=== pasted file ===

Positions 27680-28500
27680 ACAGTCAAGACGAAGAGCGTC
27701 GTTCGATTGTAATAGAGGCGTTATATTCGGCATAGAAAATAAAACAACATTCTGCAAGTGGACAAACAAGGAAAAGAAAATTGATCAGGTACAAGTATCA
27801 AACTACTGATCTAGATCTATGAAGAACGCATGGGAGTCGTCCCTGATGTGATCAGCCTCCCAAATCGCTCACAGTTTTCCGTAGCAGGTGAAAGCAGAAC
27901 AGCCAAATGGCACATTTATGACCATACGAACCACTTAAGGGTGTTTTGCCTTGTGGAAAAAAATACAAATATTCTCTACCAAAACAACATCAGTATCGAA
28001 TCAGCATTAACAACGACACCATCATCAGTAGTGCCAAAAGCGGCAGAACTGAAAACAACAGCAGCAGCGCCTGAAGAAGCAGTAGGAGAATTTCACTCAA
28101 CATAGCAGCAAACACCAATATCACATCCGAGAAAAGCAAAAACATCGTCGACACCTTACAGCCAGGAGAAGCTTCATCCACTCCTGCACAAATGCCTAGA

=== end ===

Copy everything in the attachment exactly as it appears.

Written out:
Positions 27680-28500
27680 ACAGTCAAGACGAAGAGCGTC
27701 GTTCGATTGTAATAGAGGCGTTATATTCGGCATAGAAAATAAAACAACATTCTGCAAGTGGACAAACAAGGAAAAGAAAATTGATCAGGTACAAGTATCA
27801 AACTACTGATCTAGATCTATGAAGAACGCATGGGAGTCGTCCCTGATGTGATCAGCCTCCCAAATCGCTCACAGTTTTCCGTAGCAGGTGAAAGCAGAAC
27901 AGCCAAATGGCACATTTATGACCATACGAACCACTTAAGGGTGTTTTGCCTTGTGGAAAAAAATACAAATATTCTCTACCAAAACAACATCAGTATCGAA
28001 TCAGCATTAACAACGACACCATCATCAGTAGTGCCAAAAGCGGCAGAACTGAAAACAACAGCAGCAGCGCCTGAAGAAGCAGTAGGAGAATTTCACTCAA
28101 CATAGCAGCAAACACCAATATCACATCCGAGAAAAGCAAAAACATCGTCGACACCTTACAGCCAGGAGAAGCTTCATCCACTCCTGCACAAATGCCTAGA